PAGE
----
Atypical of most Middle Eastern restaurants, the dessert menu was diverse and innovative, including the Rose Clove Chocolate Donuts and Cinnamon Star Anise Crème Brulee.
In Curb Your Enthusiasm’s season eight “Palestinian Chicken” episode, Larry David and Jeff Garlin are so taken by the chicken at pro-Palestinian restaurant Al-Abbas that they propose sending it to Israel in support of the peace process.
The reverse scenario happened for real in 1976. Reported as “Kosher Chickens for Lebanon” by the Jewish Telegraphic Agency, Israel trucked rabbinate-approved chickens to southern Lebanese villagers during the Lebanese Civil War.
This olive branch aside, the Israeli-Palestinian divide persists to this day, while David’s poultry plan fizzled with his Jewish friends protesting Al-Abbas outside adjacent Goldblatt’s Deli. Yet, in the Biblical spirit of “breaking bread,” the food table is a sure place for putting differences aside, and that is certainly true of the wider Middle East and neighboring Mediterranean.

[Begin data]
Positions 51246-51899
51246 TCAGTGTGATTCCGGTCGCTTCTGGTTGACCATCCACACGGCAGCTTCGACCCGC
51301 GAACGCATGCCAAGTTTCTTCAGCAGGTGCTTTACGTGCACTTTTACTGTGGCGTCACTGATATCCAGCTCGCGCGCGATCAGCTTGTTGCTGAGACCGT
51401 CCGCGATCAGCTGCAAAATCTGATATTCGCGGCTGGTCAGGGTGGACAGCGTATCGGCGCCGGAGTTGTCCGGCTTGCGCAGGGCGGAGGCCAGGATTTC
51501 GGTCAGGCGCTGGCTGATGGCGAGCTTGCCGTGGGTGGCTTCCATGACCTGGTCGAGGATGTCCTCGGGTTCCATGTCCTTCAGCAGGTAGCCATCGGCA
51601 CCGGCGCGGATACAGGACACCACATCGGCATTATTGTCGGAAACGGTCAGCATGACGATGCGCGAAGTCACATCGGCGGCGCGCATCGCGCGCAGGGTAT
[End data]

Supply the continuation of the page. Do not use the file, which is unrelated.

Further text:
While conflict runs variously across the region, the broad and varied culinary traditions of the constituent countries, traveling far and wide as the de facto ambassadors of a global dining diaspora, have found amity in restaurants around the world, North America included.
Grounded in the tradition of shared-plate, or mezze-style dining, here are my personal U.S. favorites where cross-border and cross-regional foes, along with allies and neutrals, are all best friends on the menu.
SABA (New Orleans)
As a child, Israel-born Alon Shaya moved with his mom to Philadelphia, where, as he recounts in his cookbook Shaya: An Odyssey of Food, My Journey Back to Israel, his path to culinary stardom began the day he “was hit by the scent of roasting eggplants and sweet peppers” upon returning home from school. Signifying the arrival of his grandfather and grandmother (Saba and Safta in Hebrew, respectively) from Israel, this sensory moment awakened young Shaya’s strong interest in family heritage that became the template for his nationally acclaimed success.
Saba, his homage to culinary Israel in Uptown New Orleans, tells the story of how neighboring countries brought the modern Israeli menu to life. It’s an unprecedented regional gathering, with Bulgaria, Yemen, Syria, Morocco, Turkey, Palestine, and Greece all at the table. Committed to local sourcing, Shaya also brings deep-seated New Orleans culinary tradition to the party.